For a little bit there was a question of when my stem cells would arrive.  They are couriered by someone on a commercial flight and sometimes flights are cancelled, delayed, etc.  Thankfully we found out today that the stem cells had arrived in Indy and they should be sitting somewhere at the hospital right now.  Tomorrow around 10/10:30a I’ll get my stem cells.  For as up and down as this whole process has gone sometimes, this part will be kind of anti-climactic.  I receive my stem cells through a transfusion, so they’ll hook me up to a bag of blood and infuse it.  In go the cells to their new home.  And then I get to sleep 🙂

And The Powerball Is:
My numbers have stayed up for the week due to the daily steroids I’ve been receiving.  They should drop more quickly coming up.

10/13/15 (Day -3): WBC 10.8, Hemoglobin 13, Platelets 137
10/14/15 (Day -2): WBC 9.3, Hemoglobin 12.7, Platelets 136
10/15/15 (Day -1): WBC 4.9, Hemoglobin 12.2, Platelets 106

A Duck Dynasty Prayer
Thank you God that we’ve made it here.  Thank you that we’ve made it through treatments and are finally to transplant.  Day 0 is tomorrow, but you knew that even before I was born.  I pray for this process to be successful.  For the new stem cells to take.  For any remaining leukemia cells to be attacked and killed and to get home to my family.  Thank you for another day.

16 thoughts on “Tomorrow is The Big Day

  1. I find tension building tho’ I’m not close to your family. I’m placing you on the fasting part
    of my day tomorrow. I’m thankful you have Jesus to lean on.

    Liked by 1 person

  2. Rob, I cont to pray for you and your health. I pray that day 0 is as anticlimactic as it should be. And I pray that every day after that stays anticlimactic. You are one day closer to home and one day closer to your beautiful family. Stay strong rob. You are almost there.

    Liked by 1 person

  3. Great to see you today, Rob. That tan looks good on you! I was amazed and impressed, as always, by your positive spirit. I know that will get you to the finish line!!! I’m thinking of you and praying for smooth sailing! Prayers and gratitude for Dom. (Really hoping he is a Liberal!) 🙏👍🙋

    Liked by 2 people

  4. I am so excited for this day of yours! You have taken us down this long road with you….made us smarter. Made us laugh. Made us cry and pray and hope. Thank you. God continue to be with you today as you are covered in prayer by your many fans! Hugs to you, Mr. Culross!

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  5. Today is the day! This has been such a long road for you and your family, hopefully the journey ends today with a new A- blood type. Think of you often and of course will be praying from 10 – 10:30 today. Rob STRONG!

    Liked by 1 person

  6. Holy cow… Those girls owe you dinner and a drink after that?!!!!😳😂 I’m sorry your ‘buddies’ were placed in such a compromising position but I’m glad they are tan and ready!!! You know, not a bad plan for a cruise some day. Maybe we can hit the nude beach now since you’ve been baked in all the right places😂😂😂😂😂😜

    Wow! I’m excited and nervous for day 0. A long time coming… How will Dom do? I pray Dom understands how special you are to so many people. I pray that Dom gets in there and eats any remaining bad cells. I pray Dom takes up ‘home’ in your body and likes his new space. I pray the real Dom is doing ok after donation and that you will do ok after receiving his gift. When you see those cells, give ’em a pep talk. Give ’em some love on the way in. I’ll pray hard for you today and for Doms cells. 💙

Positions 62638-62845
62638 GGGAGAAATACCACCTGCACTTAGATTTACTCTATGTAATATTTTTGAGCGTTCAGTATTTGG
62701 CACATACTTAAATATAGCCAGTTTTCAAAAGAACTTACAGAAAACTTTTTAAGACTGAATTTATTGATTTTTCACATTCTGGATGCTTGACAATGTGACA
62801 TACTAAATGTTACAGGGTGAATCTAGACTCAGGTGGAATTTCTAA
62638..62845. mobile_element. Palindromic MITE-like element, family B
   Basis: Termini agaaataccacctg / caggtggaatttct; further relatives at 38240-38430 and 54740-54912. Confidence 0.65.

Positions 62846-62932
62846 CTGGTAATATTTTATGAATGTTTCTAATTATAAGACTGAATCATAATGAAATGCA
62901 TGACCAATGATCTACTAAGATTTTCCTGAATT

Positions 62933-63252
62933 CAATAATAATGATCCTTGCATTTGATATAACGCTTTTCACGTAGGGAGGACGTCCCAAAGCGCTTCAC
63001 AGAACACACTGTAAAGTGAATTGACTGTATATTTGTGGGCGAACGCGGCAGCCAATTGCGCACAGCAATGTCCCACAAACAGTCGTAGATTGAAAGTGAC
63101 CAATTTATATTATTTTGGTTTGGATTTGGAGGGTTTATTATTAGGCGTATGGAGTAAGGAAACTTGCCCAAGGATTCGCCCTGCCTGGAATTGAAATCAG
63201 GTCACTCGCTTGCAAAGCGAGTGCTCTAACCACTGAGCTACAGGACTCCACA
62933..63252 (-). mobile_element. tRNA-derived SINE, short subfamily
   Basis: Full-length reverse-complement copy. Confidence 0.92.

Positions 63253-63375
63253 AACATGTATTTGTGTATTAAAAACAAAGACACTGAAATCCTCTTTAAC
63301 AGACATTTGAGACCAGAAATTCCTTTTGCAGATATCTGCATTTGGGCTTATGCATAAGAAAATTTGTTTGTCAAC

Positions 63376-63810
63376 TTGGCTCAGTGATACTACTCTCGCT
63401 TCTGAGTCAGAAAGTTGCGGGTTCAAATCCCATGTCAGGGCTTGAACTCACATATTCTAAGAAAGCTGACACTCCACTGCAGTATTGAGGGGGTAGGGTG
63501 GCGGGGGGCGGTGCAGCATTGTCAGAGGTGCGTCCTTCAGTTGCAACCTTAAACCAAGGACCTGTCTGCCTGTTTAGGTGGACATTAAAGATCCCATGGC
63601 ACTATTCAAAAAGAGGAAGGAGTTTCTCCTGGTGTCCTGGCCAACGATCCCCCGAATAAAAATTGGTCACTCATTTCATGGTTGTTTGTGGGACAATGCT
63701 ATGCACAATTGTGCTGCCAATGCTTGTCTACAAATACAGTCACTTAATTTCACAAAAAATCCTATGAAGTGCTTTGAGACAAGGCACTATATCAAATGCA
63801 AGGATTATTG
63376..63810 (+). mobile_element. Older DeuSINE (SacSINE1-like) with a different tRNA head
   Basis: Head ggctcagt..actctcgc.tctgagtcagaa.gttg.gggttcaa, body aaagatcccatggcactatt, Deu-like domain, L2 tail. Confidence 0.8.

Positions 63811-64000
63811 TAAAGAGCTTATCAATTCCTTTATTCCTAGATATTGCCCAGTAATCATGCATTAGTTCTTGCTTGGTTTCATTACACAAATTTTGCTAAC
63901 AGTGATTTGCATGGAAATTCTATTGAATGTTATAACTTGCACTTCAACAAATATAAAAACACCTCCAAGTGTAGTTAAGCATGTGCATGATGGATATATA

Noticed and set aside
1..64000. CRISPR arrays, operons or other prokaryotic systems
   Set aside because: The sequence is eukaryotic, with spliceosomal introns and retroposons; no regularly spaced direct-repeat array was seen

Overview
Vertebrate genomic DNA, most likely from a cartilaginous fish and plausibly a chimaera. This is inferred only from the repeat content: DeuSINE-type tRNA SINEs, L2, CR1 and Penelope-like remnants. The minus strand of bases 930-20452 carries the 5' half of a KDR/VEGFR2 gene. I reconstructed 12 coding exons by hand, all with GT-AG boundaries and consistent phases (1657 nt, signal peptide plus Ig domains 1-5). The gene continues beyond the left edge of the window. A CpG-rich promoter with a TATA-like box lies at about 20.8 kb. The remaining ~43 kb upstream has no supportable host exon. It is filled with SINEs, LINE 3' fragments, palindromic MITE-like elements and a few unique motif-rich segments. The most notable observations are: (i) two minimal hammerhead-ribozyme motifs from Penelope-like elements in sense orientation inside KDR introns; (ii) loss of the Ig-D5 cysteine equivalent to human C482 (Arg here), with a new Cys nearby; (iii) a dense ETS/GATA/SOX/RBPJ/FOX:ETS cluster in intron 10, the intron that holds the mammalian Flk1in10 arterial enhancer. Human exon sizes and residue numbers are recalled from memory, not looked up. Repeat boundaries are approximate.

Liked by 1 person

  7. I’m praying for you and also rejoicing that Day 0 is here! It’s 9:47 am and I have such a feeling of excitement inside as I think of all you have had to endure to get to this day and even though the road ahead won’t be easy, I feel excited for you because this day is a big step forward in your journey toward being cured! I’m so thankful for Dom! I wish he could know how I have prayed for him as soon as I did my test to see if I was your match. I prayed that I would be the match or if not that God would bring forward someone who was the very best match for you. Love you little brother and I’ll be praying for day 0 and also this first 100 days post SCT!!

    Liked by 1 person

  8. Thank God that today is the day. We are praying for you and rooting for those new stem cells! Your sense of humor, grace, and faith is an inspiration. Your are an extraordinary young man. May this
    next phase of your recovery go just great. I hope you have save all your posts. They should get
    put into a book and published. Then God can use them to give hope to however else has to go down
    this long difficult road. Think about it.

    Liked by 1 person

  9. God be with you today! You made it this far, don’t stop now…….I have to agree with others your writing are very informative. Some things I really did not want to know about my nephew but oh well you put it out there……and yes thanks for the education. A lot of publicity is placed on fighting cancer but most people do not realize the stress, the toll, and the hardships on the body that go along with receiving cancer treatment. Maybe it is the job of those who have gone thru cancer treatment to educate everyone else. Something I never thought of doing when I was receiving my treatment but certainly will now.

    And yes we all pray for and thank Dom for his special gift to you Rob. A selfless act, a very Christ like act coming from someone who obviously understands our true nature and our relationship to God and to each other.

    Prayers going up for the successful events today…..may God’s hand be on everyone involved and protect you and allow your body to accept the new stem cells and take off to your new life!!!!

    Love you kiddo!!!

    Aunt Liz

    Liked by 1 person